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25. New Testament Archaeology--Palestine And Syria

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Archaeology has not made so great a contribution to New Testament studies as it has to the Old Testament. Part of the reason for this is that Greek and Roman history are so well attested that New Testament finds do not stand out as sharply in contrast. In addition, the period under discussion is too brief to leave much in the way of archaeological evidence.

Bethlehem may be mentioned in Amarna letters.1 It has a 2500ʹ elevation. Three and one half miles south is the Herodium, a stronghold of Herod the Great (he is thought to have been buried there, though his body has never been found).2 Southeast on the west side of the Dead Sea is Masada (stronghold, 1 Sam. 23). It was fortified anew by Herod and burned by the Romans in A.D.

Jerusalem. Since the Israeli occupation of Jerusalem in 1967, the Jewish quarter and the south temple area have been excavated. See for example N. Avigad’s discussion in Discovering Jerusalem. Much of the city, of course, cannot be excavated because of continuous habitation. The description of the fortification of the walls including the various towers and the beautiful temple all constructed by Herod are amply described in Josephus.3

Early Evidence for Christianity.4

Ossuaries (bone boxes) were discovered at Talpioth (1945) a suburb of Jerusalem. There was found a coin of Agrippa I and pottery of late Hellenistic and early Roman style from about the middle of the first century A.D. before A.D. 70. Three have Hebrew inscriptions: Simeon Barsaba, Miriam daughter of Simeon and Mattathias. Two have Greek inscriptions: Ιησου ιου Ιησου Αλωθ, on the last is a cross. Αλωθ may mean “to wail,” or עלות ‘aloth (“taken up [to Jesus]”?), or a proper name. The James ossuary (“James the son of Joseph, brother of Jesus”) has provoked intensive and ongoing controversy as to its legitimacy in the last decade.

Tombs on the Mount of Olives from the first century A.D. contained 36 ossuaries. The names Jairus, Martha, Mary, Salome, Simon bar Jonah were inscribed. On one is a “Judah proselyte of Tyre” (With a Constantine monograph standing for “Jesus Christ, King). Another has the same monograph and a plus sign which probably refers to the cross.

Excavations at Capernaum produced an octagonal Byzantine church. The theory is that it covered a “sacred” site and therefore the house beneath it may have been Peter’s house.5

The fate of Jewish Christianity was sealed with the fall of Jerusalem in A.D. 70.6 Stephen was stoned, James (Zebedee) was beheaded (Acts 12:2), James (the brother of the Lord) was thrown from the temple and stoned (Eusebius). Eusebius also says that at the time of the Jewish war there was a revelation to leave the city and go to Pella on the east side of the Jordan. Christian bishops of Pella are mentioned as late as the fifth and sixth centuries A.D.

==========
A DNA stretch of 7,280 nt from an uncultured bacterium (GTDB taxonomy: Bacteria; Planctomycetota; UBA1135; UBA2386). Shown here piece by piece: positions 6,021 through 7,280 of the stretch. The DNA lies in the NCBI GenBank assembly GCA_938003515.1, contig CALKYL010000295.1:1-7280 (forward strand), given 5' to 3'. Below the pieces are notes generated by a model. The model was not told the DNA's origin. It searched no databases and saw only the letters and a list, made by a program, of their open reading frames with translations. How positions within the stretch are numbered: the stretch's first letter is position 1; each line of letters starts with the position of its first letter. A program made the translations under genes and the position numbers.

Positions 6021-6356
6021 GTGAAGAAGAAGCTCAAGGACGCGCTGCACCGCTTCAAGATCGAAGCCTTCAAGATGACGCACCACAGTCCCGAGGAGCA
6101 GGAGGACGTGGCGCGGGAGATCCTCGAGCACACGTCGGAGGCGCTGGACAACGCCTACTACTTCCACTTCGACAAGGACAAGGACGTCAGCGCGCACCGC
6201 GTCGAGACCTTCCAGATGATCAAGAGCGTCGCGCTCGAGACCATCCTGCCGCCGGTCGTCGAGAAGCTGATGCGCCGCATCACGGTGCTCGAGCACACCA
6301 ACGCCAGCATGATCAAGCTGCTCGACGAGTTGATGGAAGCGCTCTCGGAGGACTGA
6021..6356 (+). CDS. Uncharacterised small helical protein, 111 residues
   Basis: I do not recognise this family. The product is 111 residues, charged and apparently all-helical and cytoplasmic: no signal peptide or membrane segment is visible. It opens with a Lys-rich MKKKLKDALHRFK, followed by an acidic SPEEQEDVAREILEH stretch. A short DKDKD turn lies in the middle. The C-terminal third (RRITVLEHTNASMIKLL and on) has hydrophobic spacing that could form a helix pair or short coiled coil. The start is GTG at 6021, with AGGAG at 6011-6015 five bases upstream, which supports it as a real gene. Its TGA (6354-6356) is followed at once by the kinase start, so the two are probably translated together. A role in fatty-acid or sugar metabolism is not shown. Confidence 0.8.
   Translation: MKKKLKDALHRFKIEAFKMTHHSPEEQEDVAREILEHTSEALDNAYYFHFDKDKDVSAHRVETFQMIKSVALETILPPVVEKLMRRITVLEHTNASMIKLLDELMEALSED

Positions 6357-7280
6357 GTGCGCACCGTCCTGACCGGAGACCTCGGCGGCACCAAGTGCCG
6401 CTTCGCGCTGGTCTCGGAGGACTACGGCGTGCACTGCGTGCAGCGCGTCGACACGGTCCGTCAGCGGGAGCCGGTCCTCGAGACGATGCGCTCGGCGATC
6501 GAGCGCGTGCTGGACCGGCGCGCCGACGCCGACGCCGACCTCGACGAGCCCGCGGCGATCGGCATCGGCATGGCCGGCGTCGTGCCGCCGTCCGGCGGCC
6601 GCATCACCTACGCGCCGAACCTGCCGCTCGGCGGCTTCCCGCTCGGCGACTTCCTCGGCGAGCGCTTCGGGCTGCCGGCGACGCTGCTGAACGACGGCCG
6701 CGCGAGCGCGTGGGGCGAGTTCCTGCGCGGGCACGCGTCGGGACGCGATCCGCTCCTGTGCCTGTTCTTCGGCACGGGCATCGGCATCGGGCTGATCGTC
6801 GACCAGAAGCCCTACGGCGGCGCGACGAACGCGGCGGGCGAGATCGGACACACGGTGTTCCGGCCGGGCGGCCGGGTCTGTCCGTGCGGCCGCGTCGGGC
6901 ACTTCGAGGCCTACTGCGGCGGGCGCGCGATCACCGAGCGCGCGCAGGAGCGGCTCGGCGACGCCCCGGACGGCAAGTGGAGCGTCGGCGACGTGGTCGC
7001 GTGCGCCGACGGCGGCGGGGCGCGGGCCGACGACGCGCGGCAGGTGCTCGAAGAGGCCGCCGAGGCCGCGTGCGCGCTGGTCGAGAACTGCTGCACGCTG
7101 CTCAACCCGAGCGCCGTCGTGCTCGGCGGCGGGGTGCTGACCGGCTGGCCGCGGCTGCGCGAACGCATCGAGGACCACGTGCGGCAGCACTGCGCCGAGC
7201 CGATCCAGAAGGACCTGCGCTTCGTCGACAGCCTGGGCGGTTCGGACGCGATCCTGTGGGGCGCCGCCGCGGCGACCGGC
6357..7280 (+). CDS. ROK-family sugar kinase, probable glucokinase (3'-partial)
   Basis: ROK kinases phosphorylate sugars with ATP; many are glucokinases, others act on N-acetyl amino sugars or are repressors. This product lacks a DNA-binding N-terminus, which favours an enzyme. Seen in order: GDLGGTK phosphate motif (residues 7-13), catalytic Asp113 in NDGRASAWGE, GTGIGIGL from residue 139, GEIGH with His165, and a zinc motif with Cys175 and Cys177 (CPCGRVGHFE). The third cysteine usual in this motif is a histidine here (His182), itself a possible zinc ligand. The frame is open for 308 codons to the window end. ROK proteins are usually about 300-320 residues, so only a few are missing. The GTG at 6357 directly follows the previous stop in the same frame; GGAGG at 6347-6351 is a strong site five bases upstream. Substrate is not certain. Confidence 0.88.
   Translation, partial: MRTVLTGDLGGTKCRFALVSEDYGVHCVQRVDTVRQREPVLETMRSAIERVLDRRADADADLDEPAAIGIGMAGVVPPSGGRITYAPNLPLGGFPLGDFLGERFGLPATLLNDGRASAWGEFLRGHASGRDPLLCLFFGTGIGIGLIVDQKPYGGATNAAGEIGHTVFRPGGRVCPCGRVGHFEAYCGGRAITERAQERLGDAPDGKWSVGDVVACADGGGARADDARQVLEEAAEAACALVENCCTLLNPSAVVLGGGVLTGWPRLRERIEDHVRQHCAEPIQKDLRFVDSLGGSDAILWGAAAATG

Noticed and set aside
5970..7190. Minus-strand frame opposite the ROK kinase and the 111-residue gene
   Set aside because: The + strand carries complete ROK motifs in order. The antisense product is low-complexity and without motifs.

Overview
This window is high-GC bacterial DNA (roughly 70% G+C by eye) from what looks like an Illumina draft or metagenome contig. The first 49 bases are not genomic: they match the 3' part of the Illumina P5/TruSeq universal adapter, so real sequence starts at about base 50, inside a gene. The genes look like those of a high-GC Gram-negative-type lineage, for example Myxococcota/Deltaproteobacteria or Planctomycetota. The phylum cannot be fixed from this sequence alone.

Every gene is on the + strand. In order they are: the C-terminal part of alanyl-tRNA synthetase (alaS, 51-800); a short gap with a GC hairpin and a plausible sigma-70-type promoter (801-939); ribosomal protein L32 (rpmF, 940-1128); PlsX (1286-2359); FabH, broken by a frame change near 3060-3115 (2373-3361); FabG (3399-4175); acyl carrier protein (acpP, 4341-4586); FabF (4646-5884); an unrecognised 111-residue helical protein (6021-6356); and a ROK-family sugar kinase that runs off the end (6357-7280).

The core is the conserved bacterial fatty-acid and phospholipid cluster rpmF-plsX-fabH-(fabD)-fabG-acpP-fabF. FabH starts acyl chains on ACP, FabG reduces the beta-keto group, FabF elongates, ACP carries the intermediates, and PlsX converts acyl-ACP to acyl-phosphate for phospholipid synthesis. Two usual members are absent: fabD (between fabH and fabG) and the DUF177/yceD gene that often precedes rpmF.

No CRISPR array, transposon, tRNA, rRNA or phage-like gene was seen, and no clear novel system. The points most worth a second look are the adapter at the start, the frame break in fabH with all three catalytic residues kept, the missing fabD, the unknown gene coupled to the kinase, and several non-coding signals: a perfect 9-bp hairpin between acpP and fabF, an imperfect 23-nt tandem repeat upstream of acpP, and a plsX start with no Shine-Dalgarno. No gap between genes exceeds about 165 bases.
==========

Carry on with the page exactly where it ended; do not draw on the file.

The Decapolis

This was a kind of confederacy of ten Hellenistic towns. These towns were set free from Jewish control by Pompey. Gerasa (modern Jerash) has been excavated and was one of the most brilliant cities of the Trans-Jordan.


The ancient city of Samaria was a Hellenistic rather than a Samaritan city in the time of Christ. Alexander the Great had planted colonists there. Herod rebuilt the city, changed its name to Sebaste (Augustus), and dedicated the temple to him.


Aretas IV (2 Cor. 11:32) was a Nabatean King.


Underwater excavation has shown the accuracy of Josephus’ description of this harbor city build by Herod the Great.7

Antioch on the Orontes

There were several Antiochs. The one (mentioned in Acts 13) was located on the Orontes River 20 miles from the Mediterranean Sea. The Romans made it a free city and the capital of Syria. There were good relations between the Jews and Gentiles. Josephus called it the third city in the empire.8 It was very cosmopolitan (see the list of names in Acts 13:1), and was therefore open to the new ideas of Paul about the universality of the church.

1ANET, p. 489, N. 21.

2See H. Shanks, “Was Herod’s Tomb Really Found?” BAR 40:3 (2014), pp. 41-48.

3Wars V, Antiquities XV, XI.

4See Finegan, Light from the Ancient Past.

5“Issue 200: Ten Top Discoveries,” BAR 35:4/5 (2009) pp. 74-96

6See B. Pixner, “Church of the Apostles Found on Mt. Zion,” BAR 16:03 (1990) for a discussion of a Jewish Christian synagogue in Jerusalem.

7See R. Hohlfelder, “Caesarea Beneath the Sea,” BAR 8:3 (1982) and Josephus, Wars I, 408ff.

8Wars, III, (4) 29ff.

Related Topics: Archaeology, History

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